The Guide

Ski Testing: How to get it right

With all the different types of ski available, how do you select what’s right for your level, your technique and your style? We asked local ski instructor from Sweet Snowsports and (self confessed) serial ski tester, Mark Birch, to share tips on how to test skis before buying.

In my opinion, the most important piece of kit you can buy to improve your skiing is a pair of custom-fitted ski boots. They will provide you with significant improvements to both your technique and your comfort. That said, a close second to the boots are the skis. Choosing an appropriate ski that is sharp and correctly waxed can make a huge difference to your skiing performance (and therefore your enjoyment!)

1 – Pick your category

Firstly, decide what category of ski you are looking for. Think about where you like to spend most of your ski time: on cruisey, fast pistes, on challenging, bumpy blacks, off piste, in the snowparks… This will lead you to the specific category of ski that fulfils your needs.

2 – Shortlist your options

I would always encourage anyone looking to purchase a ski to shortlist a number of skis and then research each one. Go into the shops and quiz the assistants, ask your skiing peers, check out the online reviews. Once you have narrowed down to 2, 3 or even 4 skis, it’s time to get testing!

3 – Get out there and ski!

Testing skis is really good fun, and back-to-back evaluations really help you to decide which features from each ski you like and dislike. Make notes after each run so that you can remember the feeling of each ski in different conditions.

Test day

With this in mind, here are some suggestions, based on my experiences, of how to put a ski to the test.

Bear in mind that you’ll probably end up skiing in some flat light or snowy conditions at some point so don’t be put off by the weather. You don’t necessarily need blue skies.

It’s a good idea to have already skied around the area on your usual skis before the test day, so that you can identify which conditions you want to try.

On the day, start easy and build up: begin on green/blue terrain to get used to the ski, then work up to skiing steeper gradients. Try something challenging as well: bumps, crusty off piste, an icy section.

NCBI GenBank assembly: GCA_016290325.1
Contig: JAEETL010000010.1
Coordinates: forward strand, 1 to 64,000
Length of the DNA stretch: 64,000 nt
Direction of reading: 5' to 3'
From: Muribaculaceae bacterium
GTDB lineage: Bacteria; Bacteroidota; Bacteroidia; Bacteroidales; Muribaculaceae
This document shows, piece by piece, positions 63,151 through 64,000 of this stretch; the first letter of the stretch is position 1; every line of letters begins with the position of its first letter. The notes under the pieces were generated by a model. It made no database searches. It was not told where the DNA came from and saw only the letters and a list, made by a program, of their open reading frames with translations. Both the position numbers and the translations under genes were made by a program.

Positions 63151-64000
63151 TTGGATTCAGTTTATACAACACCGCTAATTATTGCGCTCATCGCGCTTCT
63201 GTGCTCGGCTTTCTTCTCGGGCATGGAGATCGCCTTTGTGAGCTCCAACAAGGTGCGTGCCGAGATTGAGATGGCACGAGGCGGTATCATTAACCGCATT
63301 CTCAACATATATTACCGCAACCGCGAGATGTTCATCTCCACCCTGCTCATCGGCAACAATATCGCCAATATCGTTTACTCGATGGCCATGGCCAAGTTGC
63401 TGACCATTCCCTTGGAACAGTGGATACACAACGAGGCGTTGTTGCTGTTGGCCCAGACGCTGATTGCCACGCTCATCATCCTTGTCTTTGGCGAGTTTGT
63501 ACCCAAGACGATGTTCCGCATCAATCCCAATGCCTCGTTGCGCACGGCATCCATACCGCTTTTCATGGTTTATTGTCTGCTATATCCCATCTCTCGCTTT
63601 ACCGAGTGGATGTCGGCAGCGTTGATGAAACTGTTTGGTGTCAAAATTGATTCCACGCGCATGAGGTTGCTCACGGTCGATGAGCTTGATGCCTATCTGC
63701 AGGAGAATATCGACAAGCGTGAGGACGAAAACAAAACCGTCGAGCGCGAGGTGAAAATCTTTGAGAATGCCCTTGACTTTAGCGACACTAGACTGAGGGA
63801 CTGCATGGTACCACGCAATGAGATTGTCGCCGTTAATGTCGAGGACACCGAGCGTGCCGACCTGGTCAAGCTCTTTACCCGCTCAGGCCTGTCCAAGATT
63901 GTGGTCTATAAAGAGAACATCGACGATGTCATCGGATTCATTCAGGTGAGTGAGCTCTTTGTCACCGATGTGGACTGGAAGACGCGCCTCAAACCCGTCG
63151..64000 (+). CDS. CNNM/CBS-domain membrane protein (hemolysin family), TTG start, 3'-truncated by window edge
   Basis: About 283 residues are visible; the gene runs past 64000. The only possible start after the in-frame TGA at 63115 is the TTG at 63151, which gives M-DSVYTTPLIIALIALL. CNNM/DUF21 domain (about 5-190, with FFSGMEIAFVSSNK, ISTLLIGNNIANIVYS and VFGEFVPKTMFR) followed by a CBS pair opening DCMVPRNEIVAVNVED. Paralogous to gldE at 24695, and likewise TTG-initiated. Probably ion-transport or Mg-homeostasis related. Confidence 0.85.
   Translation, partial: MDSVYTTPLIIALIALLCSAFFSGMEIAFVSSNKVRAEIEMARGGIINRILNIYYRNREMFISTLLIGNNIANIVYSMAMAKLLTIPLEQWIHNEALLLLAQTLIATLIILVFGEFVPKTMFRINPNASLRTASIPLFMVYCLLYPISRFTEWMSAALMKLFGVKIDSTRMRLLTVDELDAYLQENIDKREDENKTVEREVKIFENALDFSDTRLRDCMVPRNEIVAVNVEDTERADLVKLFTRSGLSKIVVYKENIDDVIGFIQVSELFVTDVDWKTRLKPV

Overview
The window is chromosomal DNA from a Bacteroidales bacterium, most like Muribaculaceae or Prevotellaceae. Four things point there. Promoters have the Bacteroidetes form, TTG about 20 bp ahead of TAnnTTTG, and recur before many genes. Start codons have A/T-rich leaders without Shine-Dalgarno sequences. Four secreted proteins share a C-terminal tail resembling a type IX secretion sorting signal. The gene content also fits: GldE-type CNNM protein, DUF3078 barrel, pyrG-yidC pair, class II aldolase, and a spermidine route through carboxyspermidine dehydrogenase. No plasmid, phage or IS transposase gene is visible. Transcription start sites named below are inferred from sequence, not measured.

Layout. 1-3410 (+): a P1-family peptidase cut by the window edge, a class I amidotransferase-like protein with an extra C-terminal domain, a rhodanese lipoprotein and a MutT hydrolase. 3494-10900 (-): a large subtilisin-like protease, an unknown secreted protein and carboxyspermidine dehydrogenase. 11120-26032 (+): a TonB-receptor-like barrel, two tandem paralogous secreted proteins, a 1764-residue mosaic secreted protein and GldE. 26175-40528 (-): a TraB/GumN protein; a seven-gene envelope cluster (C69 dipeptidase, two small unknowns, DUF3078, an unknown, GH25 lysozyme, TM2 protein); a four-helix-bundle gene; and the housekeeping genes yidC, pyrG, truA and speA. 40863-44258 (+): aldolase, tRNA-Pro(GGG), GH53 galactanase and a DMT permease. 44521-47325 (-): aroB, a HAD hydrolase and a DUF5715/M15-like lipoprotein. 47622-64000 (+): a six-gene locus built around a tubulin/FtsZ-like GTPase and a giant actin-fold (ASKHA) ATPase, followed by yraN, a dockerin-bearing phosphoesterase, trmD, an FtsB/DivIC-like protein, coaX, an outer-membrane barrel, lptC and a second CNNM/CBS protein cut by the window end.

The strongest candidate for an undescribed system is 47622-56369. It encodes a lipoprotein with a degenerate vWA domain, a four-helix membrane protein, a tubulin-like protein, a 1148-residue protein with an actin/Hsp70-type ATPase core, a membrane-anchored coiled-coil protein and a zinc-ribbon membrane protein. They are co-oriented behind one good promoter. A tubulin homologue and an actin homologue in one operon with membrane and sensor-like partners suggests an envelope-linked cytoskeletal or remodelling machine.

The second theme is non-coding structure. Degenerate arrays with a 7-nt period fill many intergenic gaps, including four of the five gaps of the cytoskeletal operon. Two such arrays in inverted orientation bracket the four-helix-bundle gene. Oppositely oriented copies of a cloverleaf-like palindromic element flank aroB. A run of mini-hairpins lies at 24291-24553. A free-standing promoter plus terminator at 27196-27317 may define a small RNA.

Where to ski?

Courchevel:

Starting in Courchevel Moriond, use the Ariondaz bubble to head up the hill. Directly below the bubble is one of the best pistes I know of for a first run of the day: Ariondaz It’s almost always quiet, the gradients are kind and it’s so wide! A couple of runs on Ariondaz will allow you to develop some understanding of the handling characteristics of the ski. If you are feeling more comfortable then you could head over towards 1850, specifically the Cave des Creux piste which offers an excellent choice of steeper terrain and unbeatable ratio of skiing:uplift time! There are 3 routes to choose from, all offering exactly the sort of testing conditions required to get a good feel of the skis on your feet.

Méribel:

Head up the Tougnète bubble then Tougnète 2 chairlift to make the most of the variety of pistes that take you back to Méribel or to St Martin de Belleville. There are quite a few blue runs to choose from as well as access to the much reviewed and well loved “Jerusalem” piste. The Liberty Ride area is a good place to test the off piste if you’re trying out powder or all-mountain skis.

How to ski?

It’s a good idea to try out a range of moves to put the skis to the test. Mix up your shapes, making smaller and larger radius turns. Try to resist the temptation to ski fast for the duration of the test, it’s always nice to know how your chosen ski performs at slower speeds, particularly in more uneven and variable snow conditions.

Finally, having a ski lesson for some or all of your testing will really help you to understand which ski is right for you. An instructor will be able to analyse which ski is most suited to the way you ski, looking at how well balanced you are and how easily you are able to manoeuvre each ski.

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Gavin Fernie-Jones

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